Familial tumoral calcinosis (FTC)/hyperostosis-hyperphosphatemia syndrome (HHS) is a rare disorder caused by mutations in the genes encoding fibroblast growth factor-23 (FGF23), N-acetylgalactosaminyltransferase 3 (GALNT3), or KLOTHO. The result is functional deficiency of, or resistance to, intact FGF23 (iFGF23), causing hyperphosphatemia, increased renal tubular reabsorption of phosphorus (TRP), elevated or inappropriately normal 1,25-dihydroxyvitamin D3 (1,25D), ectopic calcifications, and/or diaphyseal hyperostosis. Eight subjects with FTC/HHS were studied and treated. Clinical manifestations varied, even within families, ranging from asymptomatic to large, disabling calcifications. All subjects had hyperphosphatemia, increased TRP, and elevated or inappropriately normal 1,25D. C-terminal FGF23 was markedly elevated whereas iFGF23 was comparatively low, consistent with increased FGF23 cleavage. Radiographs ranged from diaphyseal hyperostosis to massive calcification. Two subjects with severe calcifications also had overwhelming systemic inflammation and elevated C-reactive protein (CRP). GALNT3 mutations were identified in seven subjects; no causative mutation was found in the eighth. Biopsies from four subjects showed ectopic calcification and chronic inflammation, with areas of heterotopic ossification observed in one subject. Treatment with low phosphate diet, phosphate binders, and phosphaturia-inducing therapies was prescribed with variable response. One subject experienced complete resolution of a calcific mass after 13 months of medical treatment. In the two subjects with systemic inflammation, interleukin-1 (IL-1) antagonists significantly decreased CRP levels with resolution of calcinosis cutis and perilesional inflammation in one subject and improvement of overall well-being in both subjects. This cohort expands the phenotype and genotype of FTC/HHS and demonstrates the range of clinical manifestations despite similar biochemical profiles and genetic mutations. Overwhelming systemic inflammation has not been described previously in FTC/HHS; the response to IL-1 antagonists suggests that anti-inflammatory drugs may be useful adjuvants. In addition, this is the first description of heterotopic ossification reported in FTC/HHS, possibly mediated by the adjacent inflammation.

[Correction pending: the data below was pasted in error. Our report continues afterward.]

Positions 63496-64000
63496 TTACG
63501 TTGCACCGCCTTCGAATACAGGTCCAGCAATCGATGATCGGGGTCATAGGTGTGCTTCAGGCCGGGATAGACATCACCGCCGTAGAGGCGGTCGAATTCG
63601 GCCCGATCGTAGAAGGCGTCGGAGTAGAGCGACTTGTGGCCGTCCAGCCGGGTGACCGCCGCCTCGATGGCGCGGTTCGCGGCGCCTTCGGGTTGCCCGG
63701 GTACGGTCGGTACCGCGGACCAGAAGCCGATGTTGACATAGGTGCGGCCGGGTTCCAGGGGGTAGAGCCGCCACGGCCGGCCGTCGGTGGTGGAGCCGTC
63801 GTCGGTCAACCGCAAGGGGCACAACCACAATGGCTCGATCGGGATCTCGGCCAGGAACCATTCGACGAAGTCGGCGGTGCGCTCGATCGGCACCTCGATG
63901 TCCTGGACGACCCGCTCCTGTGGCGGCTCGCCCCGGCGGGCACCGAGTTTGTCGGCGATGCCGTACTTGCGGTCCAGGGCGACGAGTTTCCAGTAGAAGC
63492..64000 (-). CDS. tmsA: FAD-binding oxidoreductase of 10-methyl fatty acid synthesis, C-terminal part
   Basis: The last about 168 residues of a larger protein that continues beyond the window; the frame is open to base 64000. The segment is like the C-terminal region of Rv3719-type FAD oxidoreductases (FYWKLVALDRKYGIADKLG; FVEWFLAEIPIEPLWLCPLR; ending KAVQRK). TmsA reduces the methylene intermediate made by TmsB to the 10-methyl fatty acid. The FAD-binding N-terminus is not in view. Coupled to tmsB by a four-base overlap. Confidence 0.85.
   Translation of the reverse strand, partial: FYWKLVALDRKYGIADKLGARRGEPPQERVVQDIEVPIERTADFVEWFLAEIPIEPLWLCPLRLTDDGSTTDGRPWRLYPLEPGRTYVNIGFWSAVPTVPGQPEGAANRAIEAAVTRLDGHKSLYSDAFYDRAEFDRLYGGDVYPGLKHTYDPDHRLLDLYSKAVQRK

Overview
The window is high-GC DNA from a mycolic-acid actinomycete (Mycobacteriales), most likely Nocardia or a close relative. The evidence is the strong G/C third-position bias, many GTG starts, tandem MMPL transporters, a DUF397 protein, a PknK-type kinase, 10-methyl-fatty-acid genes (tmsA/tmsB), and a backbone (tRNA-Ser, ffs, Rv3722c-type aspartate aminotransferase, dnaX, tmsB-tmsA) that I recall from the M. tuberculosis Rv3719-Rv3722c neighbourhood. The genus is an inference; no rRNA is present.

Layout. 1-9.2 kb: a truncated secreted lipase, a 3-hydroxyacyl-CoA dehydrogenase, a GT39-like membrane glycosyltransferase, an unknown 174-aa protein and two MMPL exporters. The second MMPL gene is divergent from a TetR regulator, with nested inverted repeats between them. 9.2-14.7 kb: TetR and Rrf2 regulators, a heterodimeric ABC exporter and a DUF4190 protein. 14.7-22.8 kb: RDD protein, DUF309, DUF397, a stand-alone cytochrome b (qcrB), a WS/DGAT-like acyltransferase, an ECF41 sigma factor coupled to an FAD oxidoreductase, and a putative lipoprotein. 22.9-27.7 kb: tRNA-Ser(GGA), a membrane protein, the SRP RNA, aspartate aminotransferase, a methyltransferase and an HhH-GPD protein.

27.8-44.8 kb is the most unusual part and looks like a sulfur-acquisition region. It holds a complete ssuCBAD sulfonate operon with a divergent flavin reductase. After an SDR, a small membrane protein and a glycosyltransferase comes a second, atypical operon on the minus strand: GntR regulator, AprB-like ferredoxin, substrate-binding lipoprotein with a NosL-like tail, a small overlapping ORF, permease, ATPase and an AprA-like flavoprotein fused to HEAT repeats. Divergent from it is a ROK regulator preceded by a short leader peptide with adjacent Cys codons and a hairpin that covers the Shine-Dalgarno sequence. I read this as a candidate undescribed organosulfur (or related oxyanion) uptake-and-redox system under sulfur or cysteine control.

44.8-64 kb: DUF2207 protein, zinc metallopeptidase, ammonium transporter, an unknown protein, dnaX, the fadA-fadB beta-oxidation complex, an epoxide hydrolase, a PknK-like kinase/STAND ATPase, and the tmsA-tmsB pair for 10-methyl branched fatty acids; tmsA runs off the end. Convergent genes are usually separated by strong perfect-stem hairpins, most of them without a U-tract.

- FAMILIAL TUMORAL CALCINOSIS
- FIBROBLAST GROWTH FACTOR 23
- HYPEROSTOSIS-HYPERPHOSPHATEMIA SYNDROME
ASJC Scopus subject areas
- Endocrinology, Diabetes and Metabolism
- Orthopedics and Sports Medicine